Oxford Bibliographies Online is available by subscription and perpetual access to institutions. For more information or to contact an Oxford Sales Representative click here.
Purchase an Ebook Version of This Article
Ebooks of the Oxford Bibliographies Online subject articles are available in North America via a number of retailers including Amazon, vitalsource, and more. Simply search on their sites for Oxford Bibliographies Online Research Guides and your desired subject article.
If you would like to purchase an eBook article and live outside North America please email email@example.com to express your interest.
- Abhijñā/Ṛddhi (Extraordinary Knowledge and Powers)
- Abortion, Buddhism and
- Ajanta Caves
- Ambedkar Buddhism
- Ancient Indian Society
- Archaeology of Early Buddhism
- Art and Architecture In China, Buddhist
- Art and Architecture in India, Buddhist
- Art and Architecture in Japan, Buddhist
- Art and Architecture in Nepal, Buddhist
- Art and Architecture in Tibet, Buddhist
- Art and Architecture on the "Silk Road," Buddhist
- Asceticism, Buddhism and
- Awakening of Faith
- Beats, Buddhism and the
- Bhāviveka / Bhāvaviveka
- Bodh Gaya
- Body, Buddhism and the
- Buddha, Three Bodies of the (Trikāya)
- Buddhism and Ethics
- Buddhism and Law
- Buddhism and Marxism
- Buddhism and Modern Literature
- Buddhist Art and Architecture in Sri Lanka and Southeast A...
- Buddhist Hermeneutics
- Buddhist Ordination
- Buddhist Theories of Causality (karma, pratītyasamutpāda, ...
- Buddhist Thought and Western Philosophy
- Buddhist Thought, Embryology in
- Buddhist-Christian Dialogue
- Cambodian Buddhism
- Canon, History of the Buddhist
- Caste, Buddhism and
- Central Asia, Buddhism in
- China, Esoteric Buddhism in, (Zhenyan and Mijiao)
- China, Pilgrimage in
- Chinese Buddhist Publishing and Print Culture, 1900-1950
- Colonialism and Postcolonialism
- Compassion (karuṇā)
- Cosmology, Astronomy and Astrology
- Culture, Material
- Dalai Lama
- Demons and the Demonic in Buddhism
- Dignāga and Dharmakīrti, The Philosophical Works and Influ...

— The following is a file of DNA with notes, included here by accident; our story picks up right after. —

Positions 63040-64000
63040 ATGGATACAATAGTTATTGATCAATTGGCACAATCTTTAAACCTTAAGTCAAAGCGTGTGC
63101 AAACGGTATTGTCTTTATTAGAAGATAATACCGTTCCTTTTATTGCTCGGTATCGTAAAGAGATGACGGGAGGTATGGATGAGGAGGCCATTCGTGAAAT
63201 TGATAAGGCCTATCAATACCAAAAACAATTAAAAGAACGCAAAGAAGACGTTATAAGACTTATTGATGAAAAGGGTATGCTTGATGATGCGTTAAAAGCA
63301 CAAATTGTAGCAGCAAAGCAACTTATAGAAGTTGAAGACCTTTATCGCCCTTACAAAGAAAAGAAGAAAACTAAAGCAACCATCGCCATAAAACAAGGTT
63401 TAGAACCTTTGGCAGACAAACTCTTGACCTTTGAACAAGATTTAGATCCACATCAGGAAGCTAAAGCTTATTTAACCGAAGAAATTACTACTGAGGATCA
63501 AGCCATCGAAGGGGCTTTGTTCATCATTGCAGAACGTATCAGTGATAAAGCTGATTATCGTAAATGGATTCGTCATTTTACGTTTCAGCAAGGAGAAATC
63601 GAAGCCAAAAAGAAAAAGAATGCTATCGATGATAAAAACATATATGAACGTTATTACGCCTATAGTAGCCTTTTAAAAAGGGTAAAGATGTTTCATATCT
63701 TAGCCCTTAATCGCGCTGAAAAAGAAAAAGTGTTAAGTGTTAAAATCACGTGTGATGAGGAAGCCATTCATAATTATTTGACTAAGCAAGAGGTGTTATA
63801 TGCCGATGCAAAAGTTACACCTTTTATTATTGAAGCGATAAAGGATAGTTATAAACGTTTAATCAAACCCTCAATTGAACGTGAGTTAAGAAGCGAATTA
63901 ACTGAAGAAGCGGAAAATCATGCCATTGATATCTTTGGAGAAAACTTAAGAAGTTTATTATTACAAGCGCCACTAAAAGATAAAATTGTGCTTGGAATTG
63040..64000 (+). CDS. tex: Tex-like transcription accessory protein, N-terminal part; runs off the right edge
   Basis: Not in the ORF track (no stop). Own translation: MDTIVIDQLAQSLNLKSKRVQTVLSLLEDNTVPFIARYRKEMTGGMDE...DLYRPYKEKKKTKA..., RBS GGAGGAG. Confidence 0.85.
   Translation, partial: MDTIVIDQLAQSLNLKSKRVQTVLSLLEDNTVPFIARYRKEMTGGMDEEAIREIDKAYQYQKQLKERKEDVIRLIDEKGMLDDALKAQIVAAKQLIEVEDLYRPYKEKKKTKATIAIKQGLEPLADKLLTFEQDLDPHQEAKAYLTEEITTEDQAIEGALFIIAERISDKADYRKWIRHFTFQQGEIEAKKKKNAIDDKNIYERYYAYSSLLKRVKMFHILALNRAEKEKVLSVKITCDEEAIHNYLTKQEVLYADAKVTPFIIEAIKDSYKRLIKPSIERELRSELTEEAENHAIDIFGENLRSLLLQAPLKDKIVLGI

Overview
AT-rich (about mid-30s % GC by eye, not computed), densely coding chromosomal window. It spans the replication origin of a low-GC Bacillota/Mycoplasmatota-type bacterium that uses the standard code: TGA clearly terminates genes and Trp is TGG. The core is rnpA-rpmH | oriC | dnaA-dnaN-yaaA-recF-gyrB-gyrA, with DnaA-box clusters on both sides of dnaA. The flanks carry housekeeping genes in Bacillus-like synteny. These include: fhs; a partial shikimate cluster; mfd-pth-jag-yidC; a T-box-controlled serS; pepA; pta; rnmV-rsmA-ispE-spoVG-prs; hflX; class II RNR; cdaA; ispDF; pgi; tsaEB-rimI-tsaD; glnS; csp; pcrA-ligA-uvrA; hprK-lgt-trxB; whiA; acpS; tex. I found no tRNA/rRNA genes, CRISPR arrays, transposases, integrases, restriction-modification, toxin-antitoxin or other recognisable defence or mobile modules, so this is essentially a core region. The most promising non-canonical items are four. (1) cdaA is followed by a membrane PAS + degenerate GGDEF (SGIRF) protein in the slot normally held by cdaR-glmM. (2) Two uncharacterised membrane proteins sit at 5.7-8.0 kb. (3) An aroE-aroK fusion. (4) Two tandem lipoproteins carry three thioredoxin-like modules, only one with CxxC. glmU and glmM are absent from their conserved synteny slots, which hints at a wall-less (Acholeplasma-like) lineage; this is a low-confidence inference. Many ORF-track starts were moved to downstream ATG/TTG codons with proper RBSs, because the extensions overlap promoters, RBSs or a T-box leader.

- Dizang (Jizō, Ksitigarbha)
- Drigung Kagyu (’Bri gung bKa’ brgyud)
- Dzogchen (rDzogs chen)
- Early Buddhist Philosophy (Abhidharma/Abhidhamma)
- Early Modern European Encounters with Buddhism
- East Asian Buddhist Art, Portraiture in
- Ellora Caves
- Emptiness (Śūnyatā)
- Environment, Buddhism and the
- Ethics of Violence, Buddhist
- Family, Buddhism and the
- Feminist Approaches to the Study of Buddhism
- Four Noble Truths
- Funeral Practices
- Gandhāra, Buddhism in
- Gelugpa (dGe lugs pa)
- Gender, Buddhism and
- Hakuin Ekaku
- History of Buddhisms in China
- Image Consecrations
- India, Buddhism in
- India, Mahāmudrā in
- Internationalism, Buddhism and
- Intersections Between Buddhism and Hinduism in Thailand
- Iranian World, Buddhism in the
- Islam, Buddhism and
- Japan, Buddhism in
- Korea, Buddhism in
- Kyōgyōshinshō (Shinran)
- Laos, Buddhism in
- Linji and the Linjilu
- Literature, Chan
- Literature, Tantric
- Local Religion, Buddhism as
- Lotus Sūtra
- Mahayana, Early
- Mahāvairocana Sūtra/Tantra
- Malaysia, Buddhism in
- Mantras and Dhāraṇīs
- Merit Transfer
- Miracles, Buddhist
- Modernism, Buddhist
- Monasticism in East Asia
- Mongolia, Buddhism in
- Mongolia, Buddhist Art and Architecture in
- Mārga (Path)
- Music, and Buddhism
- Myanmar, Buddhism in
- New Medias, Buddhism in
- New Religions in Japan (Shinshūkyō), Buddhism and
- Śāntideva (Bodhicaryāvatāra)
- Nuns, Lives, and Rules
- Oral and Literate Traditions
- Pagan (Bagan)
- Perfection of Wisdom
- Perfections (Six and Ten)
- Philosophy, Chinese Buddhist
- Philosophy, Classical Indian Buddhist
- Philosophy, Classical Japanese Buddhist
- Philosophy, Tibetan Buddhist
- Pilgrimage in India
- Pilgrimage in Japan
- Pilgrimage in Tibet
- Preaching/Teaching in Buddhism Studies
- Psychology and Psychotherapy, Buddhism in
- Pure Land Buddhism
- Pure Land Sūtras
- Religious Tourism, Buddhism and
- Saṃsāra and Rebirth
- Self, Non-Self, and Personal Identity
- Sexuality and Buddhsim
- Shinto, Buddhism and
- Soka Gakkai
- South and Southeast Asia, Devatās, Nats, And Phii In
- Southeast Asia, Buddhism in
- Sri Lanka, Monasticism in
- Sōtō Zen (Japan)
- Stūpa Pagoda Caitya
- Suffering (Dukkha)
- Sutta (Pāli/Theravada Canon)
- Texts, Dunhuang
- Thai Buddhism
- Thích Nhất Hạnh
- Three Turnings of the Wheel of Doctrine (Dharma-Cakra)
- Tibet, Buddhism in
- Tibet, Mahāmudrā in
- Tibetan Book of the Dead
- Tri Songdetsen
- Uighur Buddhism
- Verse Literature, Tibetan Buddhist
- Vidyādhara (weikza/weizzā)
- Vietnam, Buddhism in
- Vision and Visualization
- Visualization/Contemplation Sutras
- Visuddhimagga (Buddhaghosa)
- Warrior Monk Traditions
- West (North America and Europe), Buddhism in the
- Wheel of Life (Bhava-Cakra)
- Women in Buddhism
- Women in the West, Prominent Buddhist
- Zen, Premodern Japanese